DAVID BRANSON, wagon manufacturer, was born near Hillsboro, in Highland County, Ohio, December 12, 1821. When only four years of age, his father, Thomas Branson, removed to what is now Grant County, Ind., and laid out the town of Marion, the present county seat of Grant County. David removed to Kingston, Peoria County, Ill., in 1855; worked in the Coal Company's blacksmith shops there four years. In May, 1860, he came to Kansas, locating in the town of Fremont, Lyon County. In November, 1861, he enlisted in Company H. Eighth Kansas Volunteers. In 1862, he was transferred to Ninth Kansas Cavalry, working at blacksmithing while in the army. He was taken sick in the spring of 1864, and was sent to the hospital at Leavenworth, remaining there until he was discharged in July of that year. He then returned to Lyon County, and continued in the blacksmith and wagon-making business there until the spring of 1869, when he came to Oswego. He made the first lumber wagon manufactured in Labette County, and sold it for $115. He also built the first buggy which was made in the county. It is now owned by Howell & Hail, mill men of this place. Mr. B. was a prominent Whig and Anti-slavery man, and since the organization of the Republican party, he has been prominent with that. He has served as Alderman of this city. He was married in Grant County, Ind., to Naomi Stout, a native of Clinton County, Ohio. They have four children - Mary A., now Mrs. Thomas Pruett, of this city; Ruth Ann, now Mrs. Thomas Marsh, of McAllister, Indian Territory; Ella, now Mrs Mason Marsh, of this city; Edna, now Mrs. Edna Thompson, of Garnett Kan.

JESS BROCKWAY, attorney, was born at Jefferson, Schoharie Co., N. Y., Sept. 10, 1852. Was educated at the high school of Saginaw, Mich., and at the University of Michigan, Ann Arbor. Located at Abilene, Kansas, in December, 1869. Came to Oswego April 10, 1873. Read law with F. A. Bettis and was admitted to the bar in 1875. He served two terms as Police Judge of Oswego. Was three years Justice of the Peace, City Attorney two years and Alderman three years. He is a member of the A., F. & A. M. Mr. B. was married at Oswego, July 18, 1876, to Emma B. Curl, a native of Legonier, Indiana. They have three children, Leone, Mary Belle and Mabel.

J. E. BRYAN, attorney, proprietor of Eagle saw mill, lumber yard, etc., is a native of St. Charles County, Mo., born February 11, 1836. Came to Baxter Springs, Kansas, in October, 1858. Was there and at Chetopa two years, and then located at Council Grove in the fall of 1860. He was a missionary among the Indians for a period of about six years in all. Engaged in farming two years; was County Clerk two years; Register of Deeds two years; then for two years thereafter was a missionary among the Wyandotte Indians. He established the Kansas Family Visitor at Baldwin City and while at that place he was for two years financial agent of Baker University. He first located at Oswego in the spring of 1871, having charge of the Methodist Episcopal Church as pastor one year, then pastor of the Humboldt Methodist Episcopal Church six months, afterward engaging in the real estate and law business at Humboldt. In 1875 and 1876 was Superintendent of Public Instruction in Allen County. He removed to St. Louis in 1877. Remained there eighteen months; then returned to Oswego where he has since resided, being engaged in the practice of law, editorial work, and the manufacture of lumber. He is a member of the A., F. & A. M. and Kansas Benevolent Association. He was married at Chetopa, September 4, 1860, to Penina, daughter of Dr. George Lisle, the pioneer settler of Chetopa. She is a native of Belmont County, Ohio. They have four children living, all natives of Kansas: Edwin Grant, born at Council Grove; Charles Kellett, born at Quindaro; Birdie, born at Humboldt and Georgia, born at Oswego.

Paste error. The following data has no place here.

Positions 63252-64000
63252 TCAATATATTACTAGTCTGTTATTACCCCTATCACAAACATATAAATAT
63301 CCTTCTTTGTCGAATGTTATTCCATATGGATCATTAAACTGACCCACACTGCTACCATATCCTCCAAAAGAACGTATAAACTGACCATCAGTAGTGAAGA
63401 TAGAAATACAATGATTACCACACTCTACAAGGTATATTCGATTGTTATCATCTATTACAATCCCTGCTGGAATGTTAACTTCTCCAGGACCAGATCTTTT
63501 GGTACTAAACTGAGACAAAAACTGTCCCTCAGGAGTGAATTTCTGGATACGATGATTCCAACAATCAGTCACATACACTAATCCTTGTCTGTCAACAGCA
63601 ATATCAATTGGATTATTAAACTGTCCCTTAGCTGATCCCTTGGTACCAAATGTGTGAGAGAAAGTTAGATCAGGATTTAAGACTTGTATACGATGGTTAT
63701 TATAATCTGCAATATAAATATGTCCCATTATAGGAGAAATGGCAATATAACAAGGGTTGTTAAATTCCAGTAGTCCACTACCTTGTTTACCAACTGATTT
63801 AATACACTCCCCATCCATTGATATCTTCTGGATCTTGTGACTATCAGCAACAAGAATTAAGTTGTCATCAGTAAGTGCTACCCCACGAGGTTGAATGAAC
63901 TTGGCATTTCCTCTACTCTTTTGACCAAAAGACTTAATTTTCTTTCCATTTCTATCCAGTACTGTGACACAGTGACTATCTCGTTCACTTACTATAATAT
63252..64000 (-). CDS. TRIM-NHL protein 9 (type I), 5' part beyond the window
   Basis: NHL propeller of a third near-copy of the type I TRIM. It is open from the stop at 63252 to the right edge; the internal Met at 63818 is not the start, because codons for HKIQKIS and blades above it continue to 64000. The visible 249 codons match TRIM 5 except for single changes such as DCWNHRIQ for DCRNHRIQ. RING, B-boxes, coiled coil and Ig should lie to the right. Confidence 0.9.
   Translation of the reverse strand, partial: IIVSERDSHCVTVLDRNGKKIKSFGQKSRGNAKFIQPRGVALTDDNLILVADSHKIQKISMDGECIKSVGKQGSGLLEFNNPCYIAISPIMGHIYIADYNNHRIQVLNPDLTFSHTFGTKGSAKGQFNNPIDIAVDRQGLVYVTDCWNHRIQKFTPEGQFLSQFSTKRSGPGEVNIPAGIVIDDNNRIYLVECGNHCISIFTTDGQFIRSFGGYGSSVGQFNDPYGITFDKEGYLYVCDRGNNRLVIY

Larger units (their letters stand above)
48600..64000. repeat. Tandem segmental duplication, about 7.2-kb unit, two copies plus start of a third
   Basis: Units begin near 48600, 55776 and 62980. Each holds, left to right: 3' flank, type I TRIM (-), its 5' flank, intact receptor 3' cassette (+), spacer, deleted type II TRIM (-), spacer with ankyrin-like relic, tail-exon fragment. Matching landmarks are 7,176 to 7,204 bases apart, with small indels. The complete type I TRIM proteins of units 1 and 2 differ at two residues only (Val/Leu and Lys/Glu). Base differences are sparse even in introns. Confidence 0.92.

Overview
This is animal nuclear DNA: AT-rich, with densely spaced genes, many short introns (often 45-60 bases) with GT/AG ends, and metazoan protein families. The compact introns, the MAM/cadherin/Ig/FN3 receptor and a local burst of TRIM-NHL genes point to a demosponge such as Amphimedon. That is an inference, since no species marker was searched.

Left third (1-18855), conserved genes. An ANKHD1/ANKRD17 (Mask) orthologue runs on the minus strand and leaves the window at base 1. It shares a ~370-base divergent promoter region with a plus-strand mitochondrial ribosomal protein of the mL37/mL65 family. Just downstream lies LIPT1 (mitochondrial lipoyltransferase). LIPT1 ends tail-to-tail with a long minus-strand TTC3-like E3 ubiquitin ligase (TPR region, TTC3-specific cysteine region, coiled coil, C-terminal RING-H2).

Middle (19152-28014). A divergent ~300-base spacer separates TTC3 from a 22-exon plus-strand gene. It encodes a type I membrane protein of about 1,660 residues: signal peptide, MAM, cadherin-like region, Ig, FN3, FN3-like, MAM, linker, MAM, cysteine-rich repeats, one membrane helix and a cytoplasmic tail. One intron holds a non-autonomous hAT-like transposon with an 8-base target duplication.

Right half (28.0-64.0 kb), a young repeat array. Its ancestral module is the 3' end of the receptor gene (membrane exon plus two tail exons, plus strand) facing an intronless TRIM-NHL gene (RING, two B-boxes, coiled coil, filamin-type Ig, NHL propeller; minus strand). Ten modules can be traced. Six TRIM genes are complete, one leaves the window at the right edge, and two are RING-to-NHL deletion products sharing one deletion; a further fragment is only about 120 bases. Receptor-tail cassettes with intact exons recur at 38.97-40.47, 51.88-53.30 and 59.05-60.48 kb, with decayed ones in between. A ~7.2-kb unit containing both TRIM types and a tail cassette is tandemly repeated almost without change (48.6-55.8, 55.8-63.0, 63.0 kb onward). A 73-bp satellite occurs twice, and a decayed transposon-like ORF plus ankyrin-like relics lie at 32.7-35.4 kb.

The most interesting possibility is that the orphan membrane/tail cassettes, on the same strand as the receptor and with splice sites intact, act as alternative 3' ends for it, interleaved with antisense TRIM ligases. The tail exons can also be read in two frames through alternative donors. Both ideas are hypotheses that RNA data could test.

CHARLES R. CAMPBELL, farmer, was born in Kanawha County, Virginia, November 17, 1821. Moved with his parents to Sangamon County, Ill., where he was educated in the common schools. Was married in 1846 to Miss Mary Gibson, by whom he had eight children, two living, a son and daughter, the others dying in infancy. He enlisted in the Seventy-third Illinois Regiment, Company I. Was in the army of the Cumberland, and participated in the engagements of his regiment in Tennessee and Kentucky. In 1864 was discharged on account of disability. He came to Kansas April 6, 1871, and purchased a farm of one hundred and sixty acres of land, three miles southwest of Oswego. His wife died the 23d of June, 1876. In February, 1878, he married Mrs. Barrick, of Indianola, a widow with one son. He remained on his farm until February, 1883. He then purchased property in Oswego and retired from farming, renting his farm to his son.

SETH M. CANADAY, proprietor blacksmith and wagon shops, is a native of Georgetown, Vermillion County, Ill., born March 26, 1842. In June, 1861, he enlisted in Company A., Twenty-fifth Illinois Volunteer Infantry. Served with that regiment until December 2, 1862, then re-enlisted in Company C., Fourth United States Cavalry, serving with the latter command until December, 1865, having served four years and a half. After leaving the army he returned to his native county and remained until January, 1868, when he removed to Missouri, living there until he came to Oswego in May, 1870. Remained in this city about four months, then located on a farm on northwest quarter Section nine, in Mount Pleasant Township, Labette County, remaining there eight years, blacksmithing, however, a part of the time, having a shop on his farm. In September, 1878, he again located in the city of Oswego, and he has since carried on an extensive blacksmithing and wagon making shop here. Mr. C. was Justice of the Peace in Mount Pleasant Township. He is an active member of the Methodist Episcopal Church, and is a member of the order of A., F. & A. M. He was married at Georgetown, Ill., September 28, 1868, to Mary C. Jones, a native of that place. They have three children, Minnehaha, Sarah L. and Jennie J.